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    Jobs to open up in DGCA and BCAS

    Jobs to open up in DGCA and BCAS

    Jobs to open up in DGCA and BCAS
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    By CNBCTV18.com  IST (Published)


    The regulators — Directorate General of Civil Aviation (DGCA) and Bureau of Civil Aviation Security (BCAS) — are in charge of the security aspects in the aviation sector. 

    As India's civil aviation space is projected to see a significant growth in the upcoming years, the Centre is working on increasing the capabilities and manpower of the Directorate General of Civil Aviation (DGCA) and Bureau of Civil Aviation Security (BCAS).
    The regulators DGCA and BCAS are in charge of the security aspects in the sector.
    Union Civil Aviation Minister Jyotiraditya Scindia said on Friday that both regulators are independent. "My job is to ensure accountability, both on the safety side and the security side... Now, with the huge expansion we are seeing in the civil aviation sector, (it is) even more pertinent that we augment the staffing and capabilities of both DGCA and BCAS. That is something that I am working on as we speak," he said.
    The present manpower and staff requirements at the regulators could not be ascertained immediately. In the upcoming years, India is projected to have 400 million air travellers, including international and domestic flyers. The number of planes with the Indian carriers is estimated to increase to 1,200. Also, the number of heliports, airports and waterdromes is expected to rise to 220.
    The civil aviation sector is on the path of recovery and being hit hard by the COVID-19 pandemic. Scindia, while replying to a query related to the Air India disinvestment, said the bureaucrats and ministers handling the affairs of public sector undertakings on a daily basis is not a healthy sigh. He added that the government's role should be of a visionary.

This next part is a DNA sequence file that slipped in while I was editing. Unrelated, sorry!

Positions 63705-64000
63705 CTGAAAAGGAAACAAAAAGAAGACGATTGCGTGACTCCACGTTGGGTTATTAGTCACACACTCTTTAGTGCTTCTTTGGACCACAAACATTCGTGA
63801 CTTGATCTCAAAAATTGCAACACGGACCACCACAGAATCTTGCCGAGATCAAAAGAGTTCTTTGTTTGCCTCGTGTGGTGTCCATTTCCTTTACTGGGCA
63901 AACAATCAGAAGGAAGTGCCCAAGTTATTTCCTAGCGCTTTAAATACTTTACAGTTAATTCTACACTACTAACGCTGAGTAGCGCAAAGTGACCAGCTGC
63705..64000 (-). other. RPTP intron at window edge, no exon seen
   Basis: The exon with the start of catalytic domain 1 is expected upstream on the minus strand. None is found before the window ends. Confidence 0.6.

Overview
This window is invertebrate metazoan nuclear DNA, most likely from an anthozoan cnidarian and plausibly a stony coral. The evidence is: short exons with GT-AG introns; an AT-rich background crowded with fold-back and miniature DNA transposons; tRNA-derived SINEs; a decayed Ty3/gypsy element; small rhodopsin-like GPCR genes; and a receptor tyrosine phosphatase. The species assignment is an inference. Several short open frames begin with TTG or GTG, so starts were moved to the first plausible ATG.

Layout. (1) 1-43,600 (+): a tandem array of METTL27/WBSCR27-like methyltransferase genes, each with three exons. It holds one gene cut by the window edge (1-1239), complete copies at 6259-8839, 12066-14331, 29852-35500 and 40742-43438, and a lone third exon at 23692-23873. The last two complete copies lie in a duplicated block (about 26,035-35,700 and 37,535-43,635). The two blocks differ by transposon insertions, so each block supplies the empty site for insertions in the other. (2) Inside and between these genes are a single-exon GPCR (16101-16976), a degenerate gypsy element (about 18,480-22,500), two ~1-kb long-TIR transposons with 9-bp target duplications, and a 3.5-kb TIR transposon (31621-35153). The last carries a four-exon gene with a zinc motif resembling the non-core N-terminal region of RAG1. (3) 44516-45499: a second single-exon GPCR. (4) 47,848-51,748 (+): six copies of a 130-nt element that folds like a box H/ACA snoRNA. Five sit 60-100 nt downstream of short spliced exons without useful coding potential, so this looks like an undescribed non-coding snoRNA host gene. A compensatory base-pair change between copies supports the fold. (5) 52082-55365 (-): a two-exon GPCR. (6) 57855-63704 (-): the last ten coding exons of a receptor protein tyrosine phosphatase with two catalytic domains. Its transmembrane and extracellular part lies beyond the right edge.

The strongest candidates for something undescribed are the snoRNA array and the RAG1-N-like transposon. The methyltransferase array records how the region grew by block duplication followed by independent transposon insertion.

"My hands are quite full with or without Air India. While I was the minister, I did not interfere in the day-to-day affairs of the airline. I am very confident that under the new management, it (Air India) will soar to new heights... with fleet expansion plans, a reservoir of expertise on IT and hospitality fronts, I believe that a lot of that should come to bear on the value proposition of customers of Air India in the days to come," Scindia said.
    The Tatas took over the loss-making airline Air India and its subsidiary Air India Express in January.
    According to Scindia, the next technology paradigm that is going to happen once FAA and EASA give their approvals is Electric Vertical Take off and Landing (eVTOL) aircraft. Federal Aviation Administration (FAA) and European Union Aviation Safety Agency (EASA) are American and European aviation regulators, respectively.
    "That (eVTOLs) industry must also make its core base in India. That is one of the things that I am exploring as we talk today," Scindia said. eVTOLs are being deployed by the US Air Force and the Canadian Air Force. Once there is a Proof of Concept (PoC), then they can go for a certification from FAA and EASA.
    Scindia also said that civil aviation has been part of "our DNA for a very very long time". "We had seaplanes in India in the 1910s and 1920s... We had a seaplane landing in a man-made lake in Gwalior way back in the 1910s, 1920s," he added.
    With PTI inputs
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